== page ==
Teaching in Thailand? What Happens if You Break Your 1-Year School Contract?



One of the problems for Thai schools that employ western English teachers is the high rate of contract breakers. A contract breaker is a teacher who signs a one-year contract to teach at the school then, midway through the semester, ups and leaves. With many western teachers doing it, others often think it’s easy and there won’t be any consequences. But that’s not true at all. In fact, if you decide to sign a one-year contract with a Thai school to teach English, then break the contract, here are some of the things you might expect to happen to you .

What Does a One-Year Contract Mean? – Basically, a one-year contract teaching English in Thailand means just that. You sign a contract for a year and agree to teach at the school for the entire period of the contract. In return, the school agrees to pay you the agreed-upon sum and any benefits, vacation pay that’s in your contract. In some schools, a one-year contract also includes payment for all holidays. In other schools, it doesn’t. That’s why you should check the small-print on the contract before you sign it as, once it’s signed, breaking the contract can be a hassle. For you and the school .

Why Do Western English Teachers Break Contracts? – A myriad of reasons. Some valid, some not so much.

Particularly for young people who come to Thailand to teach, some think it will be one big party. When they realize teaching in Thailand is a job, just like anywhere else in the world and that they’re expected to show up every day and do it, that’s when the fun stops and they break their contract and leave.

Others break contracts because what the school agreed upon is not what the teacher is getting.

Others again break the contract for family emergencies, personal problems, too many late nights out drinking and being unable to wake up for school, and on and on.

All you need to know is breaking a one-year contract is relatively common in Thailand. Sometimes because of the fault of the teacher. Sometimes because of the fault of the school.

But…..if you break a one-year contract, what’s the worst that can happen? Will you have to pay a lot of money? Be kicked out of Thailand? Be taken to court and sued ?

What to Expect If You Break a One-Year Teaching Contract in Thailand

Work Permit is Canceled – The first thing you need to understand about teaching in Thailand is your work permit is attached to your job. That means, when you leave, you have a finite period of time to leave the country and go to a neighboring country to get another visa, so you can come back to Thailand look for another job.

The amount of time you have depends on your former-employer to some extent. Technically, when you quit you and your employer are supposed to go to the Immigration Department and tell them you are no longer working at the school. Your work permit will immediately be canceled and you’ll have only 24 hours to leave the country. You can get a 7 day extension, to get your life in order, but that will cost you another 1,900 baht (approximately $60).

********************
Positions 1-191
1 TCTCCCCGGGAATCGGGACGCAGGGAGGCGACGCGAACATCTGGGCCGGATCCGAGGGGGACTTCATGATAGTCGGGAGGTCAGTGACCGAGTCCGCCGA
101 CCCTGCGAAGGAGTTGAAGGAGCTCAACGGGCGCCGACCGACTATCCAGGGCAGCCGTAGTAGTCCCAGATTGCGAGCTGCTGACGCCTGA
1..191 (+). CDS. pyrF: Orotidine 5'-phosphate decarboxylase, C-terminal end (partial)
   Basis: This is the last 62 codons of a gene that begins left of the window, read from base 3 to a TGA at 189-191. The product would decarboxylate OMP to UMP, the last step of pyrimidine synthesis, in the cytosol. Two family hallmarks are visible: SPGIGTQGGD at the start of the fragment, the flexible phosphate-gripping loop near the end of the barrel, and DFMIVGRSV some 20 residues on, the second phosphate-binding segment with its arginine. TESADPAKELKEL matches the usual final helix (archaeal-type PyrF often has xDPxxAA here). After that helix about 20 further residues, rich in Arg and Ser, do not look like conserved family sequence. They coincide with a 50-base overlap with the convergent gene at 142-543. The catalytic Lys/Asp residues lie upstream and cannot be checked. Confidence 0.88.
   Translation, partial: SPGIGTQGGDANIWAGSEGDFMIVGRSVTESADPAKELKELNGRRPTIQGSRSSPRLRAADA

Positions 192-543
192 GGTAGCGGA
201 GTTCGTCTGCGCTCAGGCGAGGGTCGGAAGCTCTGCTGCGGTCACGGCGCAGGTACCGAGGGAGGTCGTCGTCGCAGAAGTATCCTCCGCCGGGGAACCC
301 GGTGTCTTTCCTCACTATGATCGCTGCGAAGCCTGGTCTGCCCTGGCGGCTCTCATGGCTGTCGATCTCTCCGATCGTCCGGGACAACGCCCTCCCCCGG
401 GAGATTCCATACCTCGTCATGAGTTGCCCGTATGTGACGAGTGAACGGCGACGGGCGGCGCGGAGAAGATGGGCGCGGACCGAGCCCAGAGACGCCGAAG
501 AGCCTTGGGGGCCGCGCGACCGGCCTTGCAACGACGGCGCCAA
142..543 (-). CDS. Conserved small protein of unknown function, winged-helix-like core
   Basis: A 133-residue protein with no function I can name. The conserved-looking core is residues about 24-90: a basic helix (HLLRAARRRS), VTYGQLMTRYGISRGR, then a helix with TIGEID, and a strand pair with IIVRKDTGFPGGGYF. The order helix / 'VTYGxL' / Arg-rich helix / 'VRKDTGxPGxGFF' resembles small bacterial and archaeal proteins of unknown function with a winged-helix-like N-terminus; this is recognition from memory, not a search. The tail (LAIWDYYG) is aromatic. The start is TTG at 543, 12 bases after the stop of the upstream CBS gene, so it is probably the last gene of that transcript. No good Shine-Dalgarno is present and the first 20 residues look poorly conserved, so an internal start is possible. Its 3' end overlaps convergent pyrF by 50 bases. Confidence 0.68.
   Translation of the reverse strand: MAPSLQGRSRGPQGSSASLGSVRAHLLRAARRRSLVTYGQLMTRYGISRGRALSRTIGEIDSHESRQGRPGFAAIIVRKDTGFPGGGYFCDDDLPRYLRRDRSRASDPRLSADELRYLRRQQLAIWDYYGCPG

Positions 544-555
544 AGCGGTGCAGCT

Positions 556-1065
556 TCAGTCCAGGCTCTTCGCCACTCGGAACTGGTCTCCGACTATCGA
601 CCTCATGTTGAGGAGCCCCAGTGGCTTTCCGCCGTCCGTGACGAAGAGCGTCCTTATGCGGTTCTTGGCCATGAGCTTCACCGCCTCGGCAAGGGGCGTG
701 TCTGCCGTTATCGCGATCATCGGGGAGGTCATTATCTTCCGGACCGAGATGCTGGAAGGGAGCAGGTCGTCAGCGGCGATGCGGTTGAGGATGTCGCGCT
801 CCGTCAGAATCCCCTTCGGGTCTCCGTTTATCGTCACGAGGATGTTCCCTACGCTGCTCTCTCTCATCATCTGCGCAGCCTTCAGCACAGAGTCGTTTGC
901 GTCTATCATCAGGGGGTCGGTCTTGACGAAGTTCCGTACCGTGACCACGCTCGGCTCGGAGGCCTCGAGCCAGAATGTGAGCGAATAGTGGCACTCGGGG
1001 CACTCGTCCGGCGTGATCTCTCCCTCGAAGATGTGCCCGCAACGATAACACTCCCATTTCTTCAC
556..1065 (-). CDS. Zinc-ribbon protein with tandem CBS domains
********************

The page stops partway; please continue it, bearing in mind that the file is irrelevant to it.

In reality, what often happens is the school takes forever to cancel the work permit or doesn’t bother at all. So, you may have a week or two before you have to leave the country as Immigration doesn’t know you’re no longer working at the school. However…….if you try to leave the country and the work permit has been canceled, unbeknownst to you, you’ll end up paying 500 baht ($16.66) for every day you stay in Thailand illegally, up to a limit of 20,000 baht ($666).

Could be quite expensive at the airport, so leave as soon as you can.

Reimbursing School For Expenses – Many schools pay the cost of your Non-Immigrant B visa, work permit and teacher’s license. If you break your contract, you are now liable for the cost of all of these items and must reimburse the school. Costs change often, but expect to fork out at least $200 in reimbursement costs. Breaking your contract? Now is it worth it?

The School Could Sue You – While the school is well within its legal rights to sue you, it’s highly unlikely a school in Thailand would. I’ve only heard of it happening in two cases, but when it did the western teacher had to pay the school an exorbitant amount of money – well over $5,000 – so do you really want to risk it?

Basically, if you’re teaching in Thailand, hate your life and just want to quit your job, break your contract, leave Thailand and never come back, while I would never do that (I would never break a contract, but that’s just me), you would be safe enough doing it. As long as you leave the country soon after.

But, if you plan on staying in Thailand and continuing to teach at another school, unless life is absolutely unbearable or the school isn’t paying you, you really should be able to stand it a year. So suck it up, and do what you agreed to when you signed that one-year contract.

Plus, don’t forget, you’ve also made a commitment to the kids you teach. And a lot of them probably already like you.

(And by the way, if the school isn’t paying you or not paying you remotely enough money, file a report at the Labor Department. Surprising to many westerners (farangs), the Thai Labor Department is there to help employees and they will usually get you the money the school is owing you, regardless whether you’re Thai or farang.

 

Photo copyright -School kids in Thailand – Jchong – Creative Commons License

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